Many people today are choosing to not support animal-centered tourism. The stingrays in Grand Cayman aren’t held in captivity, but they’ve come to rely on receiving food from human visitors to their habitat.
A 2008 study led by researchers from Simon Fraser University in Canada revealed that the stingrays at Stingray City have more injuries and weaker immune systems than animals without high levels of human interaction.
On the other hand, providing food for this particular population of stingrays allows them to focus on rest and reproduction. The large number of guide-led tourists may also provide them some protection from both human and animal predators.
Stingray tours provide many jobs to the local population, adding millions of dollars of revenue to the island each year. Some estimates say that each stingray brings in $500,000 per year, and there are 60 to 70 rays that live on and around the sandbar.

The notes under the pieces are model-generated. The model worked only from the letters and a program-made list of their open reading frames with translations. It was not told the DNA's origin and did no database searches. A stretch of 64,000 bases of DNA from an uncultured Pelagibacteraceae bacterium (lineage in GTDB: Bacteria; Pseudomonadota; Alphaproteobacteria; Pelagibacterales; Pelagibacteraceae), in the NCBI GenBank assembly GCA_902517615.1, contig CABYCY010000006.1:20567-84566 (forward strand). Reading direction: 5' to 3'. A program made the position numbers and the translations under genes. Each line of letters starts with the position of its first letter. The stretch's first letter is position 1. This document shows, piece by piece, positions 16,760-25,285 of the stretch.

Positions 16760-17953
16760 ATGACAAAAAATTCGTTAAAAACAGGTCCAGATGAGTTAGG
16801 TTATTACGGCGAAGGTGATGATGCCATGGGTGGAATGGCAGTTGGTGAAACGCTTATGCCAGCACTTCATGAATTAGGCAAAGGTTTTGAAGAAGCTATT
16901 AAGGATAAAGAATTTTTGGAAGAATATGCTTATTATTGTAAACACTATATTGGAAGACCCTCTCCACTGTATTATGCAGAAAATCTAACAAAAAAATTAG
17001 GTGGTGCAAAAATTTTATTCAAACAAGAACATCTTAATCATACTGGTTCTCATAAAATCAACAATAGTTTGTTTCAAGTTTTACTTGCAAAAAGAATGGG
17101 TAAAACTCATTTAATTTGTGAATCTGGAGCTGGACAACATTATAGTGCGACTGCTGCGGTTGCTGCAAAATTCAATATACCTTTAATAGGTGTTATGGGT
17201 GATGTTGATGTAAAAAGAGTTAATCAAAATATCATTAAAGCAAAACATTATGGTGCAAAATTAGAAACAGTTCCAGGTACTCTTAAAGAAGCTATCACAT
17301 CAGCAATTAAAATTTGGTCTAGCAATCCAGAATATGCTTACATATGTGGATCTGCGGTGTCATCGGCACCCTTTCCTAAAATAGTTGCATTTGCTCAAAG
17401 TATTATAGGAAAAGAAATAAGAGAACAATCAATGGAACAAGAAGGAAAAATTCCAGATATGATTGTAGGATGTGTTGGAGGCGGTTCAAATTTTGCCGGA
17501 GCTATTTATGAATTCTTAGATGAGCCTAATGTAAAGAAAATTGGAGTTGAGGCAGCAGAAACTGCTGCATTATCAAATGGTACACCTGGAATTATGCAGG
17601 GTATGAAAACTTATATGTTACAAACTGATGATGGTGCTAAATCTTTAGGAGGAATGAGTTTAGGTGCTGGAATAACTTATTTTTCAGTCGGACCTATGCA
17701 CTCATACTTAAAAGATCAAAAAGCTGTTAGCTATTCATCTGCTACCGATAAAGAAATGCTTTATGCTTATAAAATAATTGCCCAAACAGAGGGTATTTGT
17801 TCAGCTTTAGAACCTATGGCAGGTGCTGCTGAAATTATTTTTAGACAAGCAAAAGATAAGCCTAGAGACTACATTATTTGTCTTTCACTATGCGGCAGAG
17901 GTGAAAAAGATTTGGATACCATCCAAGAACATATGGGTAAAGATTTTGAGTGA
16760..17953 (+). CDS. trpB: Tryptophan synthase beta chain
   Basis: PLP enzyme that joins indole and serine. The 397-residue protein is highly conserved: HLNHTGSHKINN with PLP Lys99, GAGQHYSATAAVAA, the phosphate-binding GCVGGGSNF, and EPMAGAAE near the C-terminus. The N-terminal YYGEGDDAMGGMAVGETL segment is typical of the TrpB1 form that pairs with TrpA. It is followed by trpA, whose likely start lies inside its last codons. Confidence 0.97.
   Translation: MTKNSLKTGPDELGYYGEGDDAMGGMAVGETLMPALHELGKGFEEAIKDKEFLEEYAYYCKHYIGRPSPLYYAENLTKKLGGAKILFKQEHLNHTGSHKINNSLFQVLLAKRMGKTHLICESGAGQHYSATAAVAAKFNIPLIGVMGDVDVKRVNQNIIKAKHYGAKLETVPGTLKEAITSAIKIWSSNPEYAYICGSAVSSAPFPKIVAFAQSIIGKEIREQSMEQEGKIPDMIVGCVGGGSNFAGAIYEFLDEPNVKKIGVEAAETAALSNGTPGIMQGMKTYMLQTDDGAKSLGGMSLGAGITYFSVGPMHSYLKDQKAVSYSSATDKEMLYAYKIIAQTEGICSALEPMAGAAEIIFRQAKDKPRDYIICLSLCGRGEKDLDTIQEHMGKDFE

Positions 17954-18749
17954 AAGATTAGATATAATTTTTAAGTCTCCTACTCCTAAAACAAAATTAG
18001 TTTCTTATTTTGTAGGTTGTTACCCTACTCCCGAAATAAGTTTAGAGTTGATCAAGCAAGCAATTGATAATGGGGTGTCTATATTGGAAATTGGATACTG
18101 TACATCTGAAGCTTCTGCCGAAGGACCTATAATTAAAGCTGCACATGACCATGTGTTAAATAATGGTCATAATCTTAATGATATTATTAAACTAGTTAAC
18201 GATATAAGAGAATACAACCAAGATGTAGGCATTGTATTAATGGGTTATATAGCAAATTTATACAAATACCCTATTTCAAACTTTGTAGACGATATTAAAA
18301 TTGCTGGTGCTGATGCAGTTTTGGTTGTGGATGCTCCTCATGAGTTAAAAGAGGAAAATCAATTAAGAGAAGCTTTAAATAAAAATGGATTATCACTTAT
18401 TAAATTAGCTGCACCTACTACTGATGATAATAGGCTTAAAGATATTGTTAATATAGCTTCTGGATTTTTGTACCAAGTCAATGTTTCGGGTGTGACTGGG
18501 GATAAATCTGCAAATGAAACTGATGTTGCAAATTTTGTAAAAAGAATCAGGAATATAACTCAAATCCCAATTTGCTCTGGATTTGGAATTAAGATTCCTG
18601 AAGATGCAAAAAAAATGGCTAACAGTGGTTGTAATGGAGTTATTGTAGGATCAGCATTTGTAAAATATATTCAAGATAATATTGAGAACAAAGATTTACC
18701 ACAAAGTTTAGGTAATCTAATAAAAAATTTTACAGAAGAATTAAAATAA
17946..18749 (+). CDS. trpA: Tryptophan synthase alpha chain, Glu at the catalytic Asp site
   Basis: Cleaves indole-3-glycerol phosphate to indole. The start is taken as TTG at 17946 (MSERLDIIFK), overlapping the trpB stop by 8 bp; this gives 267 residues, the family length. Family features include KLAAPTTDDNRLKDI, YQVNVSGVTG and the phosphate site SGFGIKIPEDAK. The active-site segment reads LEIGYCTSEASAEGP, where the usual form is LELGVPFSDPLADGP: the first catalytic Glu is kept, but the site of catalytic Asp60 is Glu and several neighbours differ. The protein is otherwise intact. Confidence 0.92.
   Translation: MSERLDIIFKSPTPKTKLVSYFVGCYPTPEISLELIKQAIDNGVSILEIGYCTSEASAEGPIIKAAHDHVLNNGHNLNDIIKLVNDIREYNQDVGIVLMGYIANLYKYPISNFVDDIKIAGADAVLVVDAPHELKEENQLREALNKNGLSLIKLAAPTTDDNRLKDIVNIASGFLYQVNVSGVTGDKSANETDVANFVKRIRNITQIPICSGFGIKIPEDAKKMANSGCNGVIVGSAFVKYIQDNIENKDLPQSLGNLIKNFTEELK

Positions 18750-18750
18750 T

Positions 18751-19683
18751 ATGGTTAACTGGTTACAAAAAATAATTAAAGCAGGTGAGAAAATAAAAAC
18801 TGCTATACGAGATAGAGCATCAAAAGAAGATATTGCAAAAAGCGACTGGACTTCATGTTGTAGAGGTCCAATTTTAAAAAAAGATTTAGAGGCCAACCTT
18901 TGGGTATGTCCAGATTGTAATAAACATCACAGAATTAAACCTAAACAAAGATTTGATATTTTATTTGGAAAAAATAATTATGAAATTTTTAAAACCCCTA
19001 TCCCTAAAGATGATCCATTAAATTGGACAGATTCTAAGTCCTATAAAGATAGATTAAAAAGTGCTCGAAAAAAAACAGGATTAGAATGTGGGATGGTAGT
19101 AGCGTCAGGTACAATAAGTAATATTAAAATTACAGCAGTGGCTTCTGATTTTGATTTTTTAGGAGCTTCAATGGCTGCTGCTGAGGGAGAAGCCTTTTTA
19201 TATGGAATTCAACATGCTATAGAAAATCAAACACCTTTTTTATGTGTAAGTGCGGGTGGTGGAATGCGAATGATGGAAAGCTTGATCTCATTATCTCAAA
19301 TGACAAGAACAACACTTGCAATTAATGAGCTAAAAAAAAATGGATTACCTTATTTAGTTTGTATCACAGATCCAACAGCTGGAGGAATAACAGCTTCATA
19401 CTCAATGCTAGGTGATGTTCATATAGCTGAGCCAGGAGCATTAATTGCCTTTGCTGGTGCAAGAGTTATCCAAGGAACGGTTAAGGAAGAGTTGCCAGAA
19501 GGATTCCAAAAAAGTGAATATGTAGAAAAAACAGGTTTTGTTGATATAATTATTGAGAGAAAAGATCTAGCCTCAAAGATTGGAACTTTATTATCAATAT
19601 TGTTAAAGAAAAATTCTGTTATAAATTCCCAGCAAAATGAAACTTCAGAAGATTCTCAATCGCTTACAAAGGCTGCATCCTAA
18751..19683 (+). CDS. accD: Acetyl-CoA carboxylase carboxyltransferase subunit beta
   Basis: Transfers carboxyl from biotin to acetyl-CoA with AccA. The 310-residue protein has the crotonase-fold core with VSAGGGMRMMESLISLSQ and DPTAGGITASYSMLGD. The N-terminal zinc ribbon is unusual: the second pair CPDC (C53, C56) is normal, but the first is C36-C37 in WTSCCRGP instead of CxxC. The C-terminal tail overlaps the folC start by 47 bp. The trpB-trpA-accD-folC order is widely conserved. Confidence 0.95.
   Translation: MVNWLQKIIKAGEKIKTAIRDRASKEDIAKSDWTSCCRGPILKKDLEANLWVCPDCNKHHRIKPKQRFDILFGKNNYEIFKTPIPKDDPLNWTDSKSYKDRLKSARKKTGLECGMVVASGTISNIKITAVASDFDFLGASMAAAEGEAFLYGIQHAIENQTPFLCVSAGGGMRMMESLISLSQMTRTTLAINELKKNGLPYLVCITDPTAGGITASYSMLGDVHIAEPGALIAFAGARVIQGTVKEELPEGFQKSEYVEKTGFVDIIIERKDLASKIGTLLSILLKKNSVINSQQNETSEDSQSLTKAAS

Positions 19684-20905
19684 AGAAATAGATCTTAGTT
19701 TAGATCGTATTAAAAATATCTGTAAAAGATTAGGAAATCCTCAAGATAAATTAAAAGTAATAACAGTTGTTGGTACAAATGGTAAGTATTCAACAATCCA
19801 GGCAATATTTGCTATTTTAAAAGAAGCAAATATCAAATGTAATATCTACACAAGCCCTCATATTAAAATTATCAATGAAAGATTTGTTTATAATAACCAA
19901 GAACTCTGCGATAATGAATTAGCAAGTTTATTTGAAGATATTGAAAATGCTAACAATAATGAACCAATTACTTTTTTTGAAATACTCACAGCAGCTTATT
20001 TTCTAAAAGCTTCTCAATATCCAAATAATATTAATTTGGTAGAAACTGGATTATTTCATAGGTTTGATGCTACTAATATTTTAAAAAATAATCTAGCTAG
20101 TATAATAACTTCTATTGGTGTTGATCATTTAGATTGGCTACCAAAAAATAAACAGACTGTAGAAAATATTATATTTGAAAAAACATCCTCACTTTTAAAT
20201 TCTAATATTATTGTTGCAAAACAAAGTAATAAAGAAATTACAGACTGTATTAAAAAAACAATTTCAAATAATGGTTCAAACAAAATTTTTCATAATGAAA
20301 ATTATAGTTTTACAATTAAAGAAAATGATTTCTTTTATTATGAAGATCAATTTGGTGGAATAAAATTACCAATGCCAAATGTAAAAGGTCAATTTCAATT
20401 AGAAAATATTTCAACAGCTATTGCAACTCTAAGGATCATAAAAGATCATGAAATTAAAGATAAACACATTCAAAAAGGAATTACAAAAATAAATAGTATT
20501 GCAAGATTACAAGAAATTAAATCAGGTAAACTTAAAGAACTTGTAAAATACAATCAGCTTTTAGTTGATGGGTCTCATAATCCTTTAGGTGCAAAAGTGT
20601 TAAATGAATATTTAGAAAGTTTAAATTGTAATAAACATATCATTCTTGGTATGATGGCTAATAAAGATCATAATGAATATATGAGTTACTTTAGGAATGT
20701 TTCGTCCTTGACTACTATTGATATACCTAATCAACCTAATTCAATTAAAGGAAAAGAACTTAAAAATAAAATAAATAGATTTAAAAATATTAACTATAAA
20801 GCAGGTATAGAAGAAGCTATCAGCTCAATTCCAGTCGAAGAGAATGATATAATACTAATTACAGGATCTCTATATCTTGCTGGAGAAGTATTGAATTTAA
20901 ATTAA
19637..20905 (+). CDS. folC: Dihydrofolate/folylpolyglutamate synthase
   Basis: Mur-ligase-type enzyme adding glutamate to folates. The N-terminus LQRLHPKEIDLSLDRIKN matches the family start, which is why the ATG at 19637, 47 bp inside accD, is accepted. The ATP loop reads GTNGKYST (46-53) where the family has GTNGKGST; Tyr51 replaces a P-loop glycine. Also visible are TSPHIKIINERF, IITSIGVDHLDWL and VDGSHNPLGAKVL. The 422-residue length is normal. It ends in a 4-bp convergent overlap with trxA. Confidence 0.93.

“If the tourists aren’t there then these animals could just be hunted or eaten. The best way is to educate the operators and the customers.”-Vincent Janik of the Sea Mammal Research Unit at St Andrews University, in The Guardian
The decision is up to you whether it’s ethical to visit Stingray City in Grand Cayman.
Personally, I wish that tours were limited to reduce the number of humans and boats on the sandbar at any given time. Injuries to the rays from boats are not uncommon.
Snorkeling at the coral reef
When we got to the reef, located just a few minutes away from Stingray City, we were so excited to snorkel! We had just purchased a waterproof camera for my daughter, and I was going to use it to take tons of pictures of all the gorgeous fish.
The tour company provided snorkel vests and basic snorkel gear, but you may prefer to bring your own set. We love the full-face snorkel masks. It’s a much better experience than struggling with a traditional set!
I went under with the camera and took a few shots. Resurfacing, I tried to check the display to see how the first pictures turned out. The screen was black.
Still unfamiliar with the camera model, I pressed this button and that button, but nothing. Then I noticed. There was water INSIDE the camera. The seal was defective!
Sadly, we ended up losing all the pictures from Stingray City, and we couldn’t take any underwater photos at the reef.